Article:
But what cured it (and it never came back as a disorder, but an attack here and there over the years is easy to get under control right away) was first total avoidance of any thought that bothered me. Literally reject it from the mind right after it was thought. It was so bad I listened to birds chip outside all day because my mind got nasty and did dumb things like turn the thought of a stuffed animal into a lethal weapon you could potentially choke someone with (for example). So I got scared to think at all but found birds chirping just never scared me. So first a ton of that to get control of myself physically with the symptoms and gradually mentally.

Then I tried to reprogram my mind to be normal again by remember how I used to think and doing that. Sort of like how at night after a scary movie everything seems menacing, but in the day, that thought seems silly and you feel safe. So in that same way, make the new thinking that is scary not scary anymore (like in the day) if it is actually not something you deem to BE scary (like an attacker). I hope I am explaining this okay.

It took 2 years of this, and then a lot of reassessing what I really feel about actual possibly dangerous/bad/scary things and choosing what I believe now if what I used to think is no longer valid (such as, I used to think doctors could not hurt me, but after the Rx mistake, I will be more cautious).

It was really quite simple to do in technique, and virtually impossible in practice at times, but it did work over the 2 years, and it dwindled down to a nonexistent thing for me except for in actual scary things, when I do notice a panic attack can come on, but I can get physical control. Such as when a stray cat I took in one freezing night I found him in my garage and he vomited worms in my basement, and I panicked. That is valid to be scared, but I needed to get the physical symptoms under control to handle the cat and the worms and be able to think straight. So I was able to do that much better than before because I trained myself how to deal with scary things and move past that to think better and cope with the situation."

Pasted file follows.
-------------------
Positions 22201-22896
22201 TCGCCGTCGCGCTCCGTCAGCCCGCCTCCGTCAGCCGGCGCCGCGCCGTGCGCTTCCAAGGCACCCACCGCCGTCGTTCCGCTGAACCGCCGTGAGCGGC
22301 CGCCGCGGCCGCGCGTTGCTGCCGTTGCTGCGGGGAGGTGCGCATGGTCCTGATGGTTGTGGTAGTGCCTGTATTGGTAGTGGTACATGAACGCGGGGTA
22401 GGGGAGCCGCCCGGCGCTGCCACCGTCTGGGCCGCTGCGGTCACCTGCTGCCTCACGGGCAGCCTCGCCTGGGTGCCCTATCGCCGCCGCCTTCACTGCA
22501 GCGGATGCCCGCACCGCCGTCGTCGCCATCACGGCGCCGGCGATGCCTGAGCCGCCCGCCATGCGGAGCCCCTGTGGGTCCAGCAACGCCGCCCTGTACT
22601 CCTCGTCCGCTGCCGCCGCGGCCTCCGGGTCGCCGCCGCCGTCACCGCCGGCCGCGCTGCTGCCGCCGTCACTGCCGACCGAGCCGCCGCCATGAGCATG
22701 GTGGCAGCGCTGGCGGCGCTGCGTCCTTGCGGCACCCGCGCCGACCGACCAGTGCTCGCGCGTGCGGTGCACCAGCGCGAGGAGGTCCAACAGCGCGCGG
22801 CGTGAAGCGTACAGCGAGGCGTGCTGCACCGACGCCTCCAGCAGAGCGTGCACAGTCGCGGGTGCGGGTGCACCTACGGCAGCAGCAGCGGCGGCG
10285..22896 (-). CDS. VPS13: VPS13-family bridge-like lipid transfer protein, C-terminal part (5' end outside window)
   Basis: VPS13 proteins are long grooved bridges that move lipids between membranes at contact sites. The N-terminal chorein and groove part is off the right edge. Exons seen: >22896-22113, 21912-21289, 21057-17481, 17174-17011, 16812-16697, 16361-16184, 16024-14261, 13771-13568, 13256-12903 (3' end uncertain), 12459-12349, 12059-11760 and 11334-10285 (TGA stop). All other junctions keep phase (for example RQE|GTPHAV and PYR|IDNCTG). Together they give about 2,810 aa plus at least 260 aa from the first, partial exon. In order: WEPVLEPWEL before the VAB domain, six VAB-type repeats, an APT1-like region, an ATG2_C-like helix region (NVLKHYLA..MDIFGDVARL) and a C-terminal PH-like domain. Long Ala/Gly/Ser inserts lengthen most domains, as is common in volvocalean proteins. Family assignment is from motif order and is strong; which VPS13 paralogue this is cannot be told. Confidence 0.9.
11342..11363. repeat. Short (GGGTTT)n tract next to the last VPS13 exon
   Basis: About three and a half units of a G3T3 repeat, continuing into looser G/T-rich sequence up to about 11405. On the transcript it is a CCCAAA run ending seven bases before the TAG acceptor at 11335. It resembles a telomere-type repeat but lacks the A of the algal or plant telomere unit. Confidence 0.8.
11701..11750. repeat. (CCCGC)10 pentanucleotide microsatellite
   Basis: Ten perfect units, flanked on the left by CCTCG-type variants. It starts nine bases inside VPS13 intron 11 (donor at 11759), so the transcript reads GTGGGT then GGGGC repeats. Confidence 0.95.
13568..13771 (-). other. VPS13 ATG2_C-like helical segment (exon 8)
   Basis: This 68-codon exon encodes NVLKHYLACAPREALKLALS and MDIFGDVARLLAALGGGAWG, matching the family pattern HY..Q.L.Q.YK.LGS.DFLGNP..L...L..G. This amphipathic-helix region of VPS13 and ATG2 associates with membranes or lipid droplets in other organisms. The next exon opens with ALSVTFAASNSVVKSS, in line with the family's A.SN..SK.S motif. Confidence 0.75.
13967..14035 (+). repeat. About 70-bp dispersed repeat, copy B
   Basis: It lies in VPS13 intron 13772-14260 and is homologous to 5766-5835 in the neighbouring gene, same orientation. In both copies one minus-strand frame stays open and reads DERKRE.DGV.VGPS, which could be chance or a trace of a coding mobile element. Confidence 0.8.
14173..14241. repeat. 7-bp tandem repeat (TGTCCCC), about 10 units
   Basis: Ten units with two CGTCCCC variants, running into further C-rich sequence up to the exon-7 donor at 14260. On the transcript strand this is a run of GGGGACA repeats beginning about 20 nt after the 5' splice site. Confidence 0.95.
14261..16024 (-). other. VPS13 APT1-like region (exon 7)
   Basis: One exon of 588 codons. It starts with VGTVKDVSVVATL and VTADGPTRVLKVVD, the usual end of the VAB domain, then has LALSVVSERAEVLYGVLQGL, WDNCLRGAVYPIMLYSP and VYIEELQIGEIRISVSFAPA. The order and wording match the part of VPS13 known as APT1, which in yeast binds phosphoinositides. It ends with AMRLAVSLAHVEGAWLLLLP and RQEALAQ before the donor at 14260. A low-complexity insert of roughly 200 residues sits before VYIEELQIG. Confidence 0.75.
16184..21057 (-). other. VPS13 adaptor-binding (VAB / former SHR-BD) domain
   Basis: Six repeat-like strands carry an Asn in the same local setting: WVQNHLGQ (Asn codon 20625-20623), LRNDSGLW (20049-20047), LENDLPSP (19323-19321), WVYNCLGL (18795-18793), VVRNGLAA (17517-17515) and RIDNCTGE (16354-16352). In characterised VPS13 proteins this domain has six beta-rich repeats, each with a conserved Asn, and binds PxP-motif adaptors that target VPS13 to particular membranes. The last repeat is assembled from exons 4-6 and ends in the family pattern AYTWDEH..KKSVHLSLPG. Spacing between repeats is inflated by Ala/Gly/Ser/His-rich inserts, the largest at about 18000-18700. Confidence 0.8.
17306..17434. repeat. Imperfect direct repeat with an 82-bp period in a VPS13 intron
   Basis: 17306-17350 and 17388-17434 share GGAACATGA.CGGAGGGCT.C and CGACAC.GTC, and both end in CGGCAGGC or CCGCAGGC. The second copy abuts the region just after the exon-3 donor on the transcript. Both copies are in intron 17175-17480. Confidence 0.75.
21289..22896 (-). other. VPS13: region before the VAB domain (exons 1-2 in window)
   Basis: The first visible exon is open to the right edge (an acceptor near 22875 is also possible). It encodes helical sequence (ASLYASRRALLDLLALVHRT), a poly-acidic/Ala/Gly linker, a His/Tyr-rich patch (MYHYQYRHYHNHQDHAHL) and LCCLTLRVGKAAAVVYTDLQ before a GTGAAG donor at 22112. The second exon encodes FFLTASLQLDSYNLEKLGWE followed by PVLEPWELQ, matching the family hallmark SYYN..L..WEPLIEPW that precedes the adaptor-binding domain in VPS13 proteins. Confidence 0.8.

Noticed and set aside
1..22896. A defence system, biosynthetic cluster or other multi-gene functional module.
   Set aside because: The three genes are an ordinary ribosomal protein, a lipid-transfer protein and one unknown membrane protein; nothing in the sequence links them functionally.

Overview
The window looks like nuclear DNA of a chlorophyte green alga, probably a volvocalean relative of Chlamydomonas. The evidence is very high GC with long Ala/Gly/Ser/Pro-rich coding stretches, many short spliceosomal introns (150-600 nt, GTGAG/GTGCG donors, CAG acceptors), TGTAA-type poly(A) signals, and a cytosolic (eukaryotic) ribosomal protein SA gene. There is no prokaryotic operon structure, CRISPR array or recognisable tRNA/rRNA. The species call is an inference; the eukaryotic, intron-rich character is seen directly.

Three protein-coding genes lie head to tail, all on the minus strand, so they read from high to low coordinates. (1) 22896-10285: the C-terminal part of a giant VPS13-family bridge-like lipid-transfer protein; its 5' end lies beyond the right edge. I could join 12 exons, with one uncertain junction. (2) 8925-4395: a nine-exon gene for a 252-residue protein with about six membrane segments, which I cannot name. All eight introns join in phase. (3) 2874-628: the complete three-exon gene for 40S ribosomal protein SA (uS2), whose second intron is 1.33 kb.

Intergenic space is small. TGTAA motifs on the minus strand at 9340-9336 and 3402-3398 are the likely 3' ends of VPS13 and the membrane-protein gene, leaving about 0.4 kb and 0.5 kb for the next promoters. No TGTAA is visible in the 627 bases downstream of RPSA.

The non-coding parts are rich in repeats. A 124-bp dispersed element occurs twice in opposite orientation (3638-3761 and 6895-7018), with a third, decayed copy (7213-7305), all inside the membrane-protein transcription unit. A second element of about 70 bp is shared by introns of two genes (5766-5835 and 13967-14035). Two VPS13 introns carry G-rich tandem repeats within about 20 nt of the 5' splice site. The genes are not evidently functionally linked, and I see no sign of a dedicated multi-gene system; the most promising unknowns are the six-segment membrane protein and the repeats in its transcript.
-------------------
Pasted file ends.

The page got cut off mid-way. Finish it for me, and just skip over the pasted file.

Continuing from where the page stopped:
And if you are really interested, I can send you over a SUPER long word document (in a PM if it will fit) that I wrote about 6 years ago for my tenant who had a daughter having panic episodes and all sorts of other issues. She'd been to dozens of Drs around the country with no real improvement, and no definite diagnosis. So we talked in person, then I wrote her out precisely what I did so she could refer back to it as needed. She said implementing it did help her daughter more than any of the other things she tried, including the therapy and medications, though it was by no means a 100% cure. I will try to find it if you are interested and change it around for an adult, since I wrote it with a 6-yr-old in mind. Just let me know.
 
cupio dissolvi

cupio dissolvi

Member
Oct 20, 2018
49
And if you are really interested, I can send you over a SUPER long word document (in a PM if it will fit) that I wrote about 6 years ago for my tenant who had a daughter having panic episodes and all sorts of other issues. She'd been to dozens of Drs around the country with no real improvement, and no definite diagnosis. So we talked in person, then I wrote her out precisely what I did so she could refer back to it as needed. She said implementing it did help her daughter more than any of the other things she tried, including the therapy and medications, though it was by no means a 100% cure. I will try to find it if you are interested and change it around for an adult, since I wrote it with a 6-yr-old in mind. Just let me know.

Sceptical, but I have nothing to lose. Could you please send me the document?
 
onewayroad

onewayroad

“Dying is not a crime.” ― Jack Kevorkian
Oct 4, 2018
358
Here is what I wrote in this thread: https://sanctioned-suicide.org/threads/anyone-else-have-super-high-anxiety.6270/#post-104769

"I had a severe panic disorder for 2 years a decade ago. After a severe life-threatening reaction to a medication prescribed, I used inositol and choline supplements in a very small amount. They helped maybe a bit with the physical symptoms of panic, and I had hundreds of things that all those lists say occur (sweating, heart rate, vision changes, etc... depending on the day).